Mérida is close to the western edge of the Yucatán peninsula. If you head due west to the coast you reach Celestún, a biosphere reserve and wildlife refuge. We did a daytrip there the day after we arrived, via a driver that our hotel arranged.
The big draw for Celestún is to see the resident flamingo colony, who live and feed in the mix of fresh and salt water lagoons. On arriving in Celestún, the local fisherman transport you over the lagoon in their boats to the spot where the birds hang out.
We were not disappointed; we saw hundreds of the fellas swooping around, feeding on the pink krill visible below the surface of the water giving it a rosy tint. It was pretty amazing.
After that the boat took us through some mangroves; unlike in Sian Ka’an these ones looked gnarly and dead, and the wood had dyed the water an eerie shade of crimson after a recent period of poor weather. In Josh’s words, it looks like a place Harry Potter would have to go to hunt down a Horcrux.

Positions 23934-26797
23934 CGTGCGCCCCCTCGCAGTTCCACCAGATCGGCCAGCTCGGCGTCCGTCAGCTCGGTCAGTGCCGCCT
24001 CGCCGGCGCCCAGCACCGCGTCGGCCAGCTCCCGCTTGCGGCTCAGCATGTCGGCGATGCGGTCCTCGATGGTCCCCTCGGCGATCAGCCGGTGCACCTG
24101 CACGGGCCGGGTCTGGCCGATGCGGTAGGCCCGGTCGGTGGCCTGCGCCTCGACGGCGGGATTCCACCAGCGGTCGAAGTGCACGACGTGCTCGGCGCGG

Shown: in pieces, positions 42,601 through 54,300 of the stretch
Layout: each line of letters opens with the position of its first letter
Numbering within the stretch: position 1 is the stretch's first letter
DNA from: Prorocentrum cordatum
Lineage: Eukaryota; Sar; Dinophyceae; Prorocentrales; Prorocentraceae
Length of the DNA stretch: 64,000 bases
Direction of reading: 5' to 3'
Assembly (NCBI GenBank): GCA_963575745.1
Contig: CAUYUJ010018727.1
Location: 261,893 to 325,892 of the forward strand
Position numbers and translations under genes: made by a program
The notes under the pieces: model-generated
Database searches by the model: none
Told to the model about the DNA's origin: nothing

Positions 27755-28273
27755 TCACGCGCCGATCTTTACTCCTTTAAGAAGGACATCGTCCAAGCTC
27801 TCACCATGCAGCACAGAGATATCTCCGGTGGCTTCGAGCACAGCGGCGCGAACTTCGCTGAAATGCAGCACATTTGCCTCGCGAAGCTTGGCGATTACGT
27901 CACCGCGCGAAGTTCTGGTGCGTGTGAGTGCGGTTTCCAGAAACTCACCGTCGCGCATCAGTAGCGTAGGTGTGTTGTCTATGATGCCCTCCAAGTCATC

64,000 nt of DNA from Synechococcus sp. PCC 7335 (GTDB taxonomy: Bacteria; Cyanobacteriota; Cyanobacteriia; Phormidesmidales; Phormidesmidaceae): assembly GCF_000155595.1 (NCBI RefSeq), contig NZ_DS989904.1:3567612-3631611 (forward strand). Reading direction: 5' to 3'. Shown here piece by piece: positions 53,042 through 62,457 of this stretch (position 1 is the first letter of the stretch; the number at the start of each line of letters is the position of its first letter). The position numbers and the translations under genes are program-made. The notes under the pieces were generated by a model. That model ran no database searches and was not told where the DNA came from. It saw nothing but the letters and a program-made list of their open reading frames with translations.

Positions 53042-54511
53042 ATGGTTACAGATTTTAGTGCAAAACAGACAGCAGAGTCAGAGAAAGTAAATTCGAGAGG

Inside the forest is a freshwater spring where you can take a dip in the water. It’s pretty funky to swim in such a murky sepia-stained pool with loads of little black fish for company and the twisted mangrove roots to manoeuvre around. Josh didn’t fancy it but I never miss a chance to do something weird.
Afterwards we drove to the main town of Celestún for some lunch. There’s a fairly nice beach, though this side of the peninsula opens onto the Gulf of Mexico rather than the Caribbean so it’s not as crystal clear as Tulum. The town itself is quite sweet with the typical Mexican colours, market and central square to wander around.